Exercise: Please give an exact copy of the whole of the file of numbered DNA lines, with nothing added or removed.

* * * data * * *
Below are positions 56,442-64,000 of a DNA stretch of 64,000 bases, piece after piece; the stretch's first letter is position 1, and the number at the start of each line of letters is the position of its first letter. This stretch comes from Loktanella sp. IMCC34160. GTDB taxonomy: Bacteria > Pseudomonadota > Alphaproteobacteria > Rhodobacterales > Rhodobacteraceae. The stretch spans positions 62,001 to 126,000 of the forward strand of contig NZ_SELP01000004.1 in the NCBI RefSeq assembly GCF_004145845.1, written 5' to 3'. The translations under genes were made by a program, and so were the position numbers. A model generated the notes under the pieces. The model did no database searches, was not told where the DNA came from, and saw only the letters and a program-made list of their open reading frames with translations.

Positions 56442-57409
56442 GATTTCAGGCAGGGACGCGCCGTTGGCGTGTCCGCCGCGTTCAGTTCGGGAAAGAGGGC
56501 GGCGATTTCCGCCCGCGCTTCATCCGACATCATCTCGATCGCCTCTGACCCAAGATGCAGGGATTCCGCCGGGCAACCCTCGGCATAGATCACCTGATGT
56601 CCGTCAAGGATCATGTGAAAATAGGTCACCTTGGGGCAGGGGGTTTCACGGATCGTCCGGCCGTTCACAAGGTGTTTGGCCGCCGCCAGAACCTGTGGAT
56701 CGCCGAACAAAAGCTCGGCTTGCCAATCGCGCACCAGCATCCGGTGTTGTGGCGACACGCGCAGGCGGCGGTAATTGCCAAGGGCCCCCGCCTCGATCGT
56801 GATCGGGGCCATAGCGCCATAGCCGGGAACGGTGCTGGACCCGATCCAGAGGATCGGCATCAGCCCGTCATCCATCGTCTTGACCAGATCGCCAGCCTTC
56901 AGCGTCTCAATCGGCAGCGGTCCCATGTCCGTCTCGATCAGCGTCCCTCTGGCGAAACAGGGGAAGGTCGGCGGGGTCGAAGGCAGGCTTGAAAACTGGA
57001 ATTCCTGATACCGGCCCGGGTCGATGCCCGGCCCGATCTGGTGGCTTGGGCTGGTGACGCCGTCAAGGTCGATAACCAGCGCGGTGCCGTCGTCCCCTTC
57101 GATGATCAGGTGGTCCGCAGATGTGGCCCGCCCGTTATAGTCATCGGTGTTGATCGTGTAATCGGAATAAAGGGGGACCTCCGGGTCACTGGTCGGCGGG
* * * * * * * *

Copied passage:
Below are positions 56,442-64,000 of a DNA stretch of 64,000 bases, piece after piece; the stretch's first letter is position 1, and the number at the start of each line of letters is the position of its first letter. This stretch comes from Loktanella sp. IMCC34160. GTDB taxonomy: Bacteria > Pseudomonadota > Alphaproteobacteria > Rhodobacterales > Rhodobacteraceae. The stretch spans positions 62,001 to 126,000 of the forward strand of contig NZ_SELP01000004.1 in the NCBI RefSeq assembly GCF_004145845.1, written 5' to 3'. The translations under genes were made by a program, and so were the position numbers. A model generated the notes under the pieces. The model did no database searches, was not told where the DNA came from, and saw only the letters and a program-made list of their open reading frames with translations.

Positions 56442-57409
56442 GATTTCAGGCAGGGACGCGCCGTTGGCGTGTCCGCCGCGTTCAGTTCGGGAAAGAGGGC
56501 GGCGATTTCCGCCCGCGCTTCATCCGACATCATCTCGATCGCCTCTGACCCAAGATGCAGGGATTCCGCCGGGCAACCCTCGGCATAGATCACCTGATGT
56601 CCGTCAAGGATCATGTGAAAATAGGTCACCTTGGGGCAGGGGGTTTCACGGATCGTCCGGCCGTTCACAAGGTGTTTGGCCGCCGCCAGAACCTGTGGAT
56701 CGCCGAACAAAAGCTCGGCTTGCCAATCGCGCACCAGCATCCGGTGTTGTGGCGACACGCGCAGGCGGCGGTAATTGCCAAGGGCCCCCGCCTCGATCGT
56801 GATCGGGGCCATAGCGCCATAGCCGGGAACGGTGCTGGACCCGATCCAGAGGATCGGCATCAGCCCGTCATCCATCGTCTTGACCAGATCGCCAGCCTTC
56901 AGCGTCTCAATCGGCAGCGGTCCCATGTCCGTCTCGATCAGCGTCCCTCTGGCGAAACAGGGGAAGGTCGGCGGGGTCGAAGGCAGGCTTGAAAACTGGA
57001 ATTCCTGATACCGGCCCGGGTCGATGCCCGGCCCGATCTGGTGGCTTGGGCTGGTGACGCCGTCAAGGTCGATAACCAGCGCGGTGCCGTCGTCCCCTTC
57101 GATGATCAGGTGGTCCGCAGATGTGGCCCGCCCGTTATAGTCATCGGTGTTGATCGTGTAATCGGAATAAAGGGGGACCTCCGGGTCACTGGTCGGCGGG